Dominica suffering losses from Hurricane Maria

The first images from Dominica show the scale of the damage caused by Hurricane Maria.


Dominica – the first island hit by the full category-five force of Hurricane Maria – is “in a daze”, officials have said, cut off from its Caribbean neighbors in the wake of a storm that destroyed properties, silenced communications and cut power and running water.

Seven people have so far been confirmed dead in Dominica but that toll is expected to rise as rescue teams make their way to inaccessible parts of the island.

Hartley Henry, an adviser to the prime minister, Roosevelt Skerrit, said there had been a “tremendous loss of housing and public buildings”. There was no electricity and virtually no means of communicating with the outside world, he said.

Henry said he had spoken to Skerrit – who had to be rescued from his flooded residence during the hurricane – via satellite phone. “He and family are fine: Dominica is not,” he said.

“The main general hospital took a beating. Patient care has been compromised. Many buildings serving as shelters lost roofs, which means that an urgent need now is tarpaulins and other roofing materials.

The first images from Dominica show the scale of the damage caused by Hurricane Maria. Photograph: AFP/Getty Images

“It’s difficult to determine the level of fatalities but so far seven are confirmed as a direct result of the hurricane. That figure, the prime minister fears, will rise as he wades his way into the rural communities.”

Some districts were reporting “total destruction” of homes, roads and crops, Henry said. “In summary, the island has been devastated.”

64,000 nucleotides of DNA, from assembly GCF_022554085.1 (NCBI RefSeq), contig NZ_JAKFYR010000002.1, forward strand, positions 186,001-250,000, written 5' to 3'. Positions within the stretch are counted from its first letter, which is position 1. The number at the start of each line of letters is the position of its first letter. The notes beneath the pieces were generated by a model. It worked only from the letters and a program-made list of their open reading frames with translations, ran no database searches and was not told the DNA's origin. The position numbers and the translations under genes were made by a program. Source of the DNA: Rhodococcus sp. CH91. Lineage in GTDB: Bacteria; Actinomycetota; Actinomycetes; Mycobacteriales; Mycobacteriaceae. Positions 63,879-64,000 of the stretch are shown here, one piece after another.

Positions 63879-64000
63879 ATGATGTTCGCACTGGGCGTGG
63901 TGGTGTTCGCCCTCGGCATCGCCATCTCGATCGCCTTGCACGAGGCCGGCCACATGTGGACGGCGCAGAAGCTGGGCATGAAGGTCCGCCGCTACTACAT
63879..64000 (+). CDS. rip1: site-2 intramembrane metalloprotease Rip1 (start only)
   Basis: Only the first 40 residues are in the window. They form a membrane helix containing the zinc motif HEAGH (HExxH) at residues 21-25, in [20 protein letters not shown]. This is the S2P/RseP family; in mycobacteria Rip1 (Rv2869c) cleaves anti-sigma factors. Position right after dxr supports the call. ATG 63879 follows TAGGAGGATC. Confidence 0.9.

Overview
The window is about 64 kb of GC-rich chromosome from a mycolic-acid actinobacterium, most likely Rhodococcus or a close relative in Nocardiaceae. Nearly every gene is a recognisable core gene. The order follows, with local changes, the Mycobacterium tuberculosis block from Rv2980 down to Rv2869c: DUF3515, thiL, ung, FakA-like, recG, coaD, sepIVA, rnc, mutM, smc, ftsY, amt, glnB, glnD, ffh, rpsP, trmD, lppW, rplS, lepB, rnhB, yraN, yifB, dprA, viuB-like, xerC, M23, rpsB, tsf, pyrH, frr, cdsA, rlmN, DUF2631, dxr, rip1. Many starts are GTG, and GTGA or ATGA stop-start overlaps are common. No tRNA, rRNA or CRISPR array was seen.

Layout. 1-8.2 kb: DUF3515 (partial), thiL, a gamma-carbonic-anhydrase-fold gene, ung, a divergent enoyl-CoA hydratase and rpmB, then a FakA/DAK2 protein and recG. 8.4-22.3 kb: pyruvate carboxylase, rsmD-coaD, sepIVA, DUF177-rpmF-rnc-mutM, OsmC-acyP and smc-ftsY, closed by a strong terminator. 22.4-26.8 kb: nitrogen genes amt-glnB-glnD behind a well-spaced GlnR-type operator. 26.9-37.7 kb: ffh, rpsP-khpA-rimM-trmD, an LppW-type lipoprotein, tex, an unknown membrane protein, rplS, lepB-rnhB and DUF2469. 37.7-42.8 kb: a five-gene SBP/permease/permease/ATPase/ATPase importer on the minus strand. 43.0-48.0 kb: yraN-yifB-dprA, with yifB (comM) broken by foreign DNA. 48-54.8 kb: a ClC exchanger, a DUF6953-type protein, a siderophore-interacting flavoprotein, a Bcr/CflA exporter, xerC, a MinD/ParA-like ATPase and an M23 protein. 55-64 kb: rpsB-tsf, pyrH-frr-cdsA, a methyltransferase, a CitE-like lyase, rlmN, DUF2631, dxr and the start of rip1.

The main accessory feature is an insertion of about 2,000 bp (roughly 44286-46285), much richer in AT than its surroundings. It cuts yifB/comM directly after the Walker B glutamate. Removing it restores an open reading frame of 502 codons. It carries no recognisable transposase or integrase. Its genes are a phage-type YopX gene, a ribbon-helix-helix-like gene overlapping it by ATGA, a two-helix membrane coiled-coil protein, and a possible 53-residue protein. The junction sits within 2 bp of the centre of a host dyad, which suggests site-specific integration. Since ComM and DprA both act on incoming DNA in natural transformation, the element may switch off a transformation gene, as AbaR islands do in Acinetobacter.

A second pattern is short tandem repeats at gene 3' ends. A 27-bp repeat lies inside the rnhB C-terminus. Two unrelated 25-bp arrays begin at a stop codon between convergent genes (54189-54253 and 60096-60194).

“The breadth of the destruction is staggering – intact or untouched homes hard to find amid the chaos.”

The airport and sea ports are closed, although Henry said it was hoped a landing strip could be opened within days to allow relief teams and supplies to reach the island. Recovery efforts are being coordinated from the nearby islands of St Lucia and Antigua.

Philmore Mullin, head of Antigua and Barbuda’s National Office of Disaster Services, told CNN the only power available on the island was from emergency generators and car batteries. “Damage is severe and widespread. We know of casualties, but not in detail. We’ve heard of many missing but we just don’t know much at the moment.”

Ross University school of medicine, which is based in Dominica, said it would being to evacuate its students – more than 80% of whom are US citizens, with close to 10% from Canada – by boat to St Lucia on Thursday, “weather permitting”.

Ronald Jackson, the executive director of the Caribbean Disaster and Emergency Management Agency, said staff had managed to guide helicopters to Dominica to deliver some food, water and shelter materials on Wednesday.

In an interview with Jamaica’s RJR News, Jackson said the agency was planning to drop people into remote communities with satellite phones because many areas were completely inaccessible. Communications towers were snapped by winds of up to 160mph (260km/h).

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